Investing in canines: how to get your dogs right
Chege Kiuna began breeding dogs in 1985 as a side hustle. Today, it is a full time job and Kiuna Dogs, is a reputable dog business.
There is no doubt that Chege Kiuna, a retired teacher, loves dogs. They are all over his compound, he has built comfortable kennels for them and he even has a website dedicated to his business of investing in canines.
Kiuna has been in the business of breeding dogs for more than three decades but he did not go into that because of his love for the animals. It was born out of necessity.
“It was for my family’s security. It started in 1984 when my family got attacked by thugs at night. I felt I would have been better prepared if I had dogs, so I bought my first two German Shepherds,” he says.
Those two dogs set him back KSh300 each, a hefty investment back then, especially considering he was on a teacher’s salary . But, for his family’s safety, it was worth the money.
In 1985, Kiuna sold the first puppies that were produced, each going for KSh1,500. That was how he began supplementing his income.
“I retired in 2007 from teaching. But from 1984 I was able to run the two -teaching and breeding – simultaneously without one getting in the way of the other,” he recalls.
In dog breeding, he says, one should have time to spend with the animals.
“As a teacher, I had a lot of free time from the classroom when I wasn’t marking books or making lesson plans or doing the actual lecturing,” he says.
Kiuna only breeds purebred German Shepherd dogs, mainly the Solid Black German Shepherd and the Dark Sable German Shepherd.
However, before 2006, he bred the Black and Tan, the most common colour in the breed. Because he breeds working dogs, he sells to individuals who need them for security as well as to institutions like the police, the Kenya Revenue Authority, and the Kenya Wildlife Service. Raised in the right way, Solid Black Shepherds double up as lovable family pets and tenacious protectors.
While it only cost Kiuna KSh600 to start his dog breeding venture in 1984, today, anyone willing to establish the enterprise will need a heftier investment.
His dogs cost between KSh30,000 and Ksh60,000, which is determined by the amount of money that has gone into raising them.
“We have to raise the puppy for about two months before we sell it. For each day the puppy feeds away from the mother, it eats about KSh1,000 worth of food a day up to two or three weeks. This is if you are giving it quality food for it to be healthy and physically appealing. After that, the cost of food can go up to KSh1,500 because the puppy is less dependent on the mother, and it needs more quality food,” he says.
Apart from food, one should also consider veterinary bills for both a puppy and the mother. Vaccinations can amount up to KSh10,000 from Parvovirus, DHHP (Distemper, Hepatitis, Parainfluenza, Parvovirus), to Adenovirus shots.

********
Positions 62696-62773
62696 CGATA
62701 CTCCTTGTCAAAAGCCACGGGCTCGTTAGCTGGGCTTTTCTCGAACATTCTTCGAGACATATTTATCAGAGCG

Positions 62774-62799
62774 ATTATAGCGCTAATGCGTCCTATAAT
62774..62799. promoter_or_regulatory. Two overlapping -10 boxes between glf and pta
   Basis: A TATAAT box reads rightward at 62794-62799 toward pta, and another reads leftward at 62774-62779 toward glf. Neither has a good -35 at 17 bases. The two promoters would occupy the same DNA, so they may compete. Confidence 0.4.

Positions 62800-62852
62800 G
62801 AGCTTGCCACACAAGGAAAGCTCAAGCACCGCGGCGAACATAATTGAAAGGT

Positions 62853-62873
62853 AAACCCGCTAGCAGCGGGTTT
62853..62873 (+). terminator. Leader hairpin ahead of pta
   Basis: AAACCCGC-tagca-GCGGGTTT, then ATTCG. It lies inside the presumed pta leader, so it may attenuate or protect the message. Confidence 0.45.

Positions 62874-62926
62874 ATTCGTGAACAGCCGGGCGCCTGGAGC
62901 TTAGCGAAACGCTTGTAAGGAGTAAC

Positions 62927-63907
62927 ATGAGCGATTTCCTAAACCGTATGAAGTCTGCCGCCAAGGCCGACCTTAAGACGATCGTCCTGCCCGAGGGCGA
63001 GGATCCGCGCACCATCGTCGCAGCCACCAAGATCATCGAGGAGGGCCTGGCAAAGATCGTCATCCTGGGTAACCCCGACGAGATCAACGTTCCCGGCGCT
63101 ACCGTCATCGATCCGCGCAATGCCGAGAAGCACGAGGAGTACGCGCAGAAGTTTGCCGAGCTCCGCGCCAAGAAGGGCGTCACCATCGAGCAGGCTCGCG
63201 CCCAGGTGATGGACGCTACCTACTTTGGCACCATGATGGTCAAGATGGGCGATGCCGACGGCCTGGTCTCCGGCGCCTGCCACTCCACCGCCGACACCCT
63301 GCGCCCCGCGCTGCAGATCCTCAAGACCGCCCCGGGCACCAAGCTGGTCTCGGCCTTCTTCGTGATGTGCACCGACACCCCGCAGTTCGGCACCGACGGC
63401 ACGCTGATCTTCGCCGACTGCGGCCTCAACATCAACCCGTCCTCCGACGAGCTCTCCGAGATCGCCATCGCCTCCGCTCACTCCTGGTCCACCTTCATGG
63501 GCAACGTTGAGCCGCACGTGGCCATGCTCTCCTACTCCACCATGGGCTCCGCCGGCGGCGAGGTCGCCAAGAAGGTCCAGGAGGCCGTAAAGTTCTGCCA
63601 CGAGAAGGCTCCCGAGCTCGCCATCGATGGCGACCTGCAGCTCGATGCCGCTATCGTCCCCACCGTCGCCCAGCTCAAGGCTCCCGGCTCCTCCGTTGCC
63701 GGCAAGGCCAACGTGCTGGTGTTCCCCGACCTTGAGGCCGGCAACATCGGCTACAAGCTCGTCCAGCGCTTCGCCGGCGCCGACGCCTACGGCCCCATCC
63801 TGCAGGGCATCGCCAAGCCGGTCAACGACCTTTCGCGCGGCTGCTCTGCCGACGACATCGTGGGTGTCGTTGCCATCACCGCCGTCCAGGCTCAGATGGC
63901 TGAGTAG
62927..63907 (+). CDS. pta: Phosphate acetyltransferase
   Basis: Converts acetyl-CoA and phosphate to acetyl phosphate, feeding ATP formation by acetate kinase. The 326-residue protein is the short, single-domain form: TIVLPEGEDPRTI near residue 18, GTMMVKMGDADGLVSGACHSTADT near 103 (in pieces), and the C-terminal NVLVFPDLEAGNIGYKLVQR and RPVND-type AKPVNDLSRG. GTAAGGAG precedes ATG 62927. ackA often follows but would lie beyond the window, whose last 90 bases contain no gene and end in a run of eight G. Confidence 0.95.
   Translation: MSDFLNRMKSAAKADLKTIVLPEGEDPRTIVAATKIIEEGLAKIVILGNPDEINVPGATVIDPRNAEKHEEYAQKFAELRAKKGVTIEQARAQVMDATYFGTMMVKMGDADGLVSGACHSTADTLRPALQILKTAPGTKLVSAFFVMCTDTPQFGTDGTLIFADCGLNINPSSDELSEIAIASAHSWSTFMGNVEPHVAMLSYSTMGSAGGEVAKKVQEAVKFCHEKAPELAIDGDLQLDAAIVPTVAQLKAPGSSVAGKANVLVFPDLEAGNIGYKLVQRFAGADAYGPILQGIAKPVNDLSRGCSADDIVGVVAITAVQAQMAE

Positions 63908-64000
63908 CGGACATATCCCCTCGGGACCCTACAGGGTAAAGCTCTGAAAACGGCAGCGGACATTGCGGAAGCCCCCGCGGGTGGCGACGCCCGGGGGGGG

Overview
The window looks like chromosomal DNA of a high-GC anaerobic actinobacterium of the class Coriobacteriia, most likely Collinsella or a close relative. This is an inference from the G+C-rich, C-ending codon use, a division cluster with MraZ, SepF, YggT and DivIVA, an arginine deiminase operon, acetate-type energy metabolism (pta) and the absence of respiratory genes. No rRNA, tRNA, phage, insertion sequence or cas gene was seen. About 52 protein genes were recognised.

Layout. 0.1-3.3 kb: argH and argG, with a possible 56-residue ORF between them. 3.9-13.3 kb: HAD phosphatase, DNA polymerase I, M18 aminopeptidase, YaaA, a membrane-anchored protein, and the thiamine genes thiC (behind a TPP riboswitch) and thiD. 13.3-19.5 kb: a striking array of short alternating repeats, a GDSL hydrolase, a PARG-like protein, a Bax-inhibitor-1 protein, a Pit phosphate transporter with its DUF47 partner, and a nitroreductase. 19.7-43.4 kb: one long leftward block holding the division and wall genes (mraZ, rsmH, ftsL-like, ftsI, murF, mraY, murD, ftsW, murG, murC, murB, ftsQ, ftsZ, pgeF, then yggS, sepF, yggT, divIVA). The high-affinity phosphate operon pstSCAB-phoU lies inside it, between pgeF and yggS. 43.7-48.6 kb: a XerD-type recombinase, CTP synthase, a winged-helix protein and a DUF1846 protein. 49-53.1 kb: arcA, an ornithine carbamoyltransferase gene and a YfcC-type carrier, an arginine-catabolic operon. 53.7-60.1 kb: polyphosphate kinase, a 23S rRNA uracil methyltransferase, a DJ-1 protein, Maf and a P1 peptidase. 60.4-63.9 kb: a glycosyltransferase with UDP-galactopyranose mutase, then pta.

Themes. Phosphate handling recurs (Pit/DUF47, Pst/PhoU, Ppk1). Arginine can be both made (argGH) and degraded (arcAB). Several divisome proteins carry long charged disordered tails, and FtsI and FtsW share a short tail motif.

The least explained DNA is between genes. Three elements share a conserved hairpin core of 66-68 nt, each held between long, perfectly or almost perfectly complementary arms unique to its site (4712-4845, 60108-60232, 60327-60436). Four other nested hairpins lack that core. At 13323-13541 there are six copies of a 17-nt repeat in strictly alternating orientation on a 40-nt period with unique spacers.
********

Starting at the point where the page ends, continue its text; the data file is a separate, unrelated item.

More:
Still, doing all this does not guarantee that one will make a profit.
“If a dog is not sold by the time it is three months you will make a loss, even if you sell it at KSh60,000. Worse still, if you keep it for four or five months, as we sometimes do, that puppy won’t be useful to you because not many people want grown puppies. Sometimes you have to sell at KSh10,000, which is a heavy loss,” says Kiuna.
Kiuna’s dog breeding business has however not been smooth sailing.
When he began the investing in canines business, Kiuna would sell about 10 puppies per year on average. In the 90s, as the number and knowledge of the enterprise grew, his sales grew to an average of 50 puppies every year.
Unfortunately, in the early 2000s, a mysterious disease began killing the puppies when they got to nine weeks.
A lecturer at the Small Animal Clinic at The University of Nairobi informed him the disease was called Fading Puppy Syndrome. The disease persisted from 2002 to 2009.
Starting out in 1984 also presented a few challenges. First, he did not have any information to refer to on what type of food to feed his puppies. It was trial and error. Secondly, dog breeders were mainly white and they did not share information with African breeders.
“Being a white man’s undertaking at the time, it was difficult to get people to trust me and trust that they could buy good dogs from me,” he says.
Information on how to keep the puppies healthy was also scarce and he routinely lost many puppies. Luckily, he lived next to the University of Nairobi’s College of Agriculture and Veterinary Services and doctors professors at the Small Animal Clinic (Dr. Kitaa, Dr. Maathai and the late Prof Bworo) would advise him how to get healthier puppies and reduce their fatality.
Today, Kiuna Dogs has 14 dogs. However, before the pandemic hit, the establishment had 25 dogs.
“We were fearful of how Covid-19 would affect the economy, and that meant we were worried that we would fail to get means of getting food for the dogs. So we had to cut the number down,” Kiuna says.
So far, Kiuna is happy with his dogs business and now that he retired from teaching, has taken up what used to be a side hustle into a full-time job.
He has a few tips for anyone willing to venture into the dog business.
– Before you get into canines breeding business, decide which specific breed of dog you are interested in. Each breed has its own needs and combining breeds can be a problem.
-Dog breeding should not be undertaken by somebody who goes into it thinking about making money. You may not make any money for the first few years.
-It should be done by somebody who loves dogs and likes spending time with them.
-If you don’t want to spend money on dogs, you will not get quality dogs.
-Dog breeding is not about producing numbers but rather about improving the breed by producing high quality specimen.
-Register all your dogs at the East Africa Kennel Club.